image_pdfimage_print

Jeff Kaufman

Introduction

Lactating cows at peak lactation can require up to 18% crude protein on a dry matter (DM) basis in their diet8. The protein portion of a diet accounts for the largest cost in a lactating cow’s ration. Comparing plant-based protein ingredients (soybean or canola meal) to energy (corn) and forage (hay and silage) ingredients, protein costs can be from 2 to 10 times greater per ton. Rumen undegradable protein (RUP) can be even more expensive (e.g. blood meal can reach over $1,000/ton) but can be critical for providing adequate essential amino acids (lysine and methionine) to support lactation requirements.

High-protein diets and their costs

In a high-protein diet (18% on a DM basis) [typically 10% rumen degradable protein (RDP) and 8% RUP], the protein proportion can represent up to 20-30% of the total feed cost. Data derived from a previous study5 indicates that the protein cost of a lactating cow’s diet can be about $1.75/cow/day, which is 23.8% of the total diet cost (Table 1). When milk prices are low, high-protein diets are not cost-effective for dairy farmers, as they fail to provide significantly greater amounts of milk. For example, a 14.9% protein diet (DM basis) had sustained milk and milk component yields compared to a 17.5% crude protein diet (a yield of 38.4 versus 39.0 kg/day of milk, 3.68 versus 3.60% of milk fat, and 3.30 versus 3.28% of milk protein)7. Similarly, a 15% protein diet with a high-quality amino acid profile sustained milk and milk protein yields compared to an 18% crude protein diet with a low-quality amino acid profile1. A major problem with providing a high-crude-protein diet is when cows are experiencing high environmental temperatures and humidity. In these circumstances, high-producing dairy cows become less efficient at using dietary protein for production, which worsens the cost-effectiveness of high dietary protein.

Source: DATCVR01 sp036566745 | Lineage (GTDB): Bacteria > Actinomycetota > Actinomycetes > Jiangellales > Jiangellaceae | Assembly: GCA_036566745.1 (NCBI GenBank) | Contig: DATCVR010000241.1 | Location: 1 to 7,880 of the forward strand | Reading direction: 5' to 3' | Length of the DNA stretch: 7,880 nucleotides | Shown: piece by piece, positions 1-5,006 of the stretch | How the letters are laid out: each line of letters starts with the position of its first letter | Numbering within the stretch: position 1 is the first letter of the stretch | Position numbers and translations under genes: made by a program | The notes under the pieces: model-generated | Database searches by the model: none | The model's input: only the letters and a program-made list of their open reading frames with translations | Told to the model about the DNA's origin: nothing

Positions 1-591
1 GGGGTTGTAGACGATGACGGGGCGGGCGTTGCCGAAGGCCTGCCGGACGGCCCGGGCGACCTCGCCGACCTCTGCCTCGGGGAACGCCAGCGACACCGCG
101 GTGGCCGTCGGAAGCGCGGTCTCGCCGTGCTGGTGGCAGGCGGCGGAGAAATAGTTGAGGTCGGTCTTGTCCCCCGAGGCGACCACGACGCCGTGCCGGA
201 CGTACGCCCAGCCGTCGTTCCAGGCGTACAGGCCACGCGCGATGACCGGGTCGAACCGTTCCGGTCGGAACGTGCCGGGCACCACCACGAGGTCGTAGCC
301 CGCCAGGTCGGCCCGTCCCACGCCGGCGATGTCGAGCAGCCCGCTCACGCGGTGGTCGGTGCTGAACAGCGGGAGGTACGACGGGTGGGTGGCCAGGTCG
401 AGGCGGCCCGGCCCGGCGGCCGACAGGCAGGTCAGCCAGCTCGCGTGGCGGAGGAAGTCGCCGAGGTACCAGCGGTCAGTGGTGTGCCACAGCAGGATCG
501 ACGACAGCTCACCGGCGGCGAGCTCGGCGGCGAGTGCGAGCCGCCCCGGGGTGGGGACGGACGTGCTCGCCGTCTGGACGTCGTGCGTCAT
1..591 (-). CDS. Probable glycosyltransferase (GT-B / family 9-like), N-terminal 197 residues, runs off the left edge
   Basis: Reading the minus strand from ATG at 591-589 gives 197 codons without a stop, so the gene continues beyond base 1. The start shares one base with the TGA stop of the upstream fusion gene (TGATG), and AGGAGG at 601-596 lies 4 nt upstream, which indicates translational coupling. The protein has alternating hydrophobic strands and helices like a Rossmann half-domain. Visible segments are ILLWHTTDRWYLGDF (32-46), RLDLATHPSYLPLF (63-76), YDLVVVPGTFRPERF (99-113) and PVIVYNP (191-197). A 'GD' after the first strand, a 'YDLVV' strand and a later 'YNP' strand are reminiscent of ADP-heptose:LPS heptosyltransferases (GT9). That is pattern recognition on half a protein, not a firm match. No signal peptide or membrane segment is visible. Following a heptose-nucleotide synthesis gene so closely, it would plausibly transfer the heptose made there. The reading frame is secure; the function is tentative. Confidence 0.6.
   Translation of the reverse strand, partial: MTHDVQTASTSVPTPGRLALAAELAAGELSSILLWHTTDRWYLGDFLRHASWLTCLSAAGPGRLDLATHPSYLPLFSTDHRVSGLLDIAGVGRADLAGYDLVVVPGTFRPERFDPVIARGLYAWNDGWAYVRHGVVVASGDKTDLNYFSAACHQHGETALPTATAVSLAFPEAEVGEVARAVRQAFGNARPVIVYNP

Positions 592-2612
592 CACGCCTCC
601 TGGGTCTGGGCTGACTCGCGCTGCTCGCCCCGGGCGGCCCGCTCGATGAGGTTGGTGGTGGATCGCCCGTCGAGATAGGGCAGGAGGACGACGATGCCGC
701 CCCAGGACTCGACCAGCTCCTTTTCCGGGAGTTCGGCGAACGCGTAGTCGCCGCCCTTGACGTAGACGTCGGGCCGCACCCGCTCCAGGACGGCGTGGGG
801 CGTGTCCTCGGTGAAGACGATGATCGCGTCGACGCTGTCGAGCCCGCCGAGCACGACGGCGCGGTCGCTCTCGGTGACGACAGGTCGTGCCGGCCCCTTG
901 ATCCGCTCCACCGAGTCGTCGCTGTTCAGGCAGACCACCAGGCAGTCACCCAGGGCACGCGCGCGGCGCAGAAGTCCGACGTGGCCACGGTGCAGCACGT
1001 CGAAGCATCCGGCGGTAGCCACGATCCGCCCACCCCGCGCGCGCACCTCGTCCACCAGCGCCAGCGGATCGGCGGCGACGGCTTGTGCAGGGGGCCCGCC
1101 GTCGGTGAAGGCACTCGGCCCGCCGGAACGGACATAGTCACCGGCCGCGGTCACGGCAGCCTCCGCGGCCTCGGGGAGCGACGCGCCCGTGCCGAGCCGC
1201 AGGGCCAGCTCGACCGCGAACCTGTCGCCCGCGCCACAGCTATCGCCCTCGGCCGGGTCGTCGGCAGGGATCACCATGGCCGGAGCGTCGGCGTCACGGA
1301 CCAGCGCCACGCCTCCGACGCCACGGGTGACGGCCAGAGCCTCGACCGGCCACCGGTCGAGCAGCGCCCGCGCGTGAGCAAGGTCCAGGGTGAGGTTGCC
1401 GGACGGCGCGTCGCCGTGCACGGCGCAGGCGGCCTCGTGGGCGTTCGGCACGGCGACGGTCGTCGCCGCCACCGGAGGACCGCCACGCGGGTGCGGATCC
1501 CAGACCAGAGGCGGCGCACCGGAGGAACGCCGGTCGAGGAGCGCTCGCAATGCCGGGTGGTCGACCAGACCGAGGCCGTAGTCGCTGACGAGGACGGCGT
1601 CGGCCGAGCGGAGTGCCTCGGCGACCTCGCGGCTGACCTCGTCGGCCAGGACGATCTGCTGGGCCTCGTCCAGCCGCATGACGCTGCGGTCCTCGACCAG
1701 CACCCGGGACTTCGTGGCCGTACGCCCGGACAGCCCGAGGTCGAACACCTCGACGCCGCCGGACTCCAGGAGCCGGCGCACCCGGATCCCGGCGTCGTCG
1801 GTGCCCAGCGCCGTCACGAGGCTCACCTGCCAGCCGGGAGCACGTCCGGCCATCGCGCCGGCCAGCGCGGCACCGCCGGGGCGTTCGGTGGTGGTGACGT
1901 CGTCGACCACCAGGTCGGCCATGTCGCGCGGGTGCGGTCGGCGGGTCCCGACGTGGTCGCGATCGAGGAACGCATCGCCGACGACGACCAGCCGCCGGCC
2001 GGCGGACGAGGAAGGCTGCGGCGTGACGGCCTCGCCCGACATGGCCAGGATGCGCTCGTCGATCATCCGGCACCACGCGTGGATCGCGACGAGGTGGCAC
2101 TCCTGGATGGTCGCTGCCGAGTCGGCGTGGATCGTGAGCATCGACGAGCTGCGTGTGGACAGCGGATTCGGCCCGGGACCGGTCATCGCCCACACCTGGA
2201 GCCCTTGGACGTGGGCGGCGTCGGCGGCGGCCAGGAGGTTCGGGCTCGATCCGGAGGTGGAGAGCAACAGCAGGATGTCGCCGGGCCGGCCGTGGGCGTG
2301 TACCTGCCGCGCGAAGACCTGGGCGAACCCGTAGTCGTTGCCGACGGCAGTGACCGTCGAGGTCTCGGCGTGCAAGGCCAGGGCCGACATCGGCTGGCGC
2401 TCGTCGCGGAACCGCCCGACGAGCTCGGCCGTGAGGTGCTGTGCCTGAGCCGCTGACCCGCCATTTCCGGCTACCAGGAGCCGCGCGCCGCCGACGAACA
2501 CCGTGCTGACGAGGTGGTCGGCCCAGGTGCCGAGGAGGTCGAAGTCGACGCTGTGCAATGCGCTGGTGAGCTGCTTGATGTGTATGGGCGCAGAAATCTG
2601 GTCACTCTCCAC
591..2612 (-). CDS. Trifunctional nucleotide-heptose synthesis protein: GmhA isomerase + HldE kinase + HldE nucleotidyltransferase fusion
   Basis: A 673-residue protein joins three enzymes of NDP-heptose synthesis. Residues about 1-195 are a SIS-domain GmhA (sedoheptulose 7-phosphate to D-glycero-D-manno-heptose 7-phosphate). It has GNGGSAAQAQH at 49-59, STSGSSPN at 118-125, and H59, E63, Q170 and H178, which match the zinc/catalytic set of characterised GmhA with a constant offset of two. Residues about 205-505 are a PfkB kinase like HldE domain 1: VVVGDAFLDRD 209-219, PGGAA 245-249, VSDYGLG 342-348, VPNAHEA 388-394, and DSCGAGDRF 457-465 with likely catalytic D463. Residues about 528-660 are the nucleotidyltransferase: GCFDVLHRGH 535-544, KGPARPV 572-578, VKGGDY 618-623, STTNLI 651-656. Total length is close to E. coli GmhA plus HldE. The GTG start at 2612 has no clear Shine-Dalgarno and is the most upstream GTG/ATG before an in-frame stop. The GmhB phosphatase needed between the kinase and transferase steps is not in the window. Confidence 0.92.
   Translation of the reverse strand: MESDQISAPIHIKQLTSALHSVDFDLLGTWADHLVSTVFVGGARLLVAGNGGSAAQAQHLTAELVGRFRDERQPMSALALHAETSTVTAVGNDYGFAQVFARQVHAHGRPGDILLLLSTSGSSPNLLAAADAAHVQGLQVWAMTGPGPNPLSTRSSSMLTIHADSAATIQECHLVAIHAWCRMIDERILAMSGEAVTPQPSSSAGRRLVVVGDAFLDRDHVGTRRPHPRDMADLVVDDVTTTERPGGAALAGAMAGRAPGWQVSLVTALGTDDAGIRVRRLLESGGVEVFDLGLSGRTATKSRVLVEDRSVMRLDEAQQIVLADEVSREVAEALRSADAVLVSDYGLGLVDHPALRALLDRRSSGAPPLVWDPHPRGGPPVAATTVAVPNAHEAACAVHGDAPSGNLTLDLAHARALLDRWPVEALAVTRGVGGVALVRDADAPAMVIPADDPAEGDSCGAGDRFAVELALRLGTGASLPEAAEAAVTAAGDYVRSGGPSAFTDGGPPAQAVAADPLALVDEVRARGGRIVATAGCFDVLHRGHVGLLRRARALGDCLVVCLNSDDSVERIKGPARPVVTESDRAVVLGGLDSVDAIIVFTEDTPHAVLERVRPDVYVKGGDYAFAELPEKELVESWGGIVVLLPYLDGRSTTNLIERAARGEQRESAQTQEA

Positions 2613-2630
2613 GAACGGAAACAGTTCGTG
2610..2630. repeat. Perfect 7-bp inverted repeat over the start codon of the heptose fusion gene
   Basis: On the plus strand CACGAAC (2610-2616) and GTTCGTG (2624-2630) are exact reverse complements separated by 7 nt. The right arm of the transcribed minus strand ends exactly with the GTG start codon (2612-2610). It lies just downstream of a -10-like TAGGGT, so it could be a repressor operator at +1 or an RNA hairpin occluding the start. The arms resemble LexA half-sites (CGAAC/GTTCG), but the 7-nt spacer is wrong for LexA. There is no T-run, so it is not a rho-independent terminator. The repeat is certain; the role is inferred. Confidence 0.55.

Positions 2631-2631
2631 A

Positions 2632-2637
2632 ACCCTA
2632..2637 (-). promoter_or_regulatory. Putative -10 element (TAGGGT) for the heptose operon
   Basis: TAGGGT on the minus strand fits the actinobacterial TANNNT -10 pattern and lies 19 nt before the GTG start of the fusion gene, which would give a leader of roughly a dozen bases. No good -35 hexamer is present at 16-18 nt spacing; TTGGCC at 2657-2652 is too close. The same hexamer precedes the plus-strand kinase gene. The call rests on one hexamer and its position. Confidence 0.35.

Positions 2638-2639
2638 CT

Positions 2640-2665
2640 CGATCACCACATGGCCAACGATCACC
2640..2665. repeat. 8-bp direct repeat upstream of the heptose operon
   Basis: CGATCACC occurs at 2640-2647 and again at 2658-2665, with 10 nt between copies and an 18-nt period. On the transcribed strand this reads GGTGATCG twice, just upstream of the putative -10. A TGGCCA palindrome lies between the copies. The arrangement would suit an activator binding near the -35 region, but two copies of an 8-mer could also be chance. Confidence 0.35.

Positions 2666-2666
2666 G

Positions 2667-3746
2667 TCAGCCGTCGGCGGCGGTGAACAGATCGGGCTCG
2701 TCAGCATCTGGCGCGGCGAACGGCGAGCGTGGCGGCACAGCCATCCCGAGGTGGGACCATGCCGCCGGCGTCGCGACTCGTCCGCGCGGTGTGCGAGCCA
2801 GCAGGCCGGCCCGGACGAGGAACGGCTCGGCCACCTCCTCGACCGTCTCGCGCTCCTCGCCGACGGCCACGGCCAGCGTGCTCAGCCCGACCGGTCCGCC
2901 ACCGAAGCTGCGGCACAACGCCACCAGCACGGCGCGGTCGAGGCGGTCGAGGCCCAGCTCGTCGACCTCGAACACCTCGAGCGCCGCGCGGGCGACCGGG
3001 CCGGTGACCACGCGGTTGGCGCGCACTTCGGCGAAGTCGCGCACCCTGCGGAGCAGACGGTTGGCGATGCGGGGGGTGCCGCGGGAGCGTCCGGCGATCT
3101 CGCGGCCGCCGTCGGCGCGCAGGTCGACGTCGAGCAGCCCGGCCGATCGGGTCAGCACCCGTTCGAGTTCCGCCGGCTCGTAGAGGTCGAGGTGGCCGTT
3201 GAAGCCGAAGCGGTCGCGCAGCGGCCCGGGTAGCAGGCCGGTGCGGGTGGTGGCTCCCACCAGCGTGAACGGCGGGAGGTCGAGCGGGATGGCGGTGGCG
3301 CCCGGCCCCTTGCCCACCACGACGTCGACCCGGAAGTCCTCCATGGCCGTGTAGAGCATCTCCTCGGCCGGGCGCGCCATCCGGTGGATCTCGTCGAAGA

Table 1. Economic evaluation of diet with different protein levels
Diets
8% RUP 6% RUP
10% RDP 8% RDP 10% RDP 8% RDP
Milk Yield (lbs.) 82.7 76.9 69.4 76.1
Income ($/cow/day) @ $15/cwt 12.4 11.5 10.4 11.42
Total Feed Cost ($/cow/day) 7.35 6.94 6.86 6.70
Crude Protein Cost ($/cow/day) 1.75 1.48 1.46 1.21
Crude Protein Cost Over Total Cost (%) 23.8 21.3 21.3 18.1
Income Over Feed Cost ($/cow/day) 5.05 4.59 3.55 4.71
Milk Income Used for Feed Cost (%) 59.3 60.2 65.9 58.7
Source: Kaufman et al.5

 Consideration for heat-stressed cows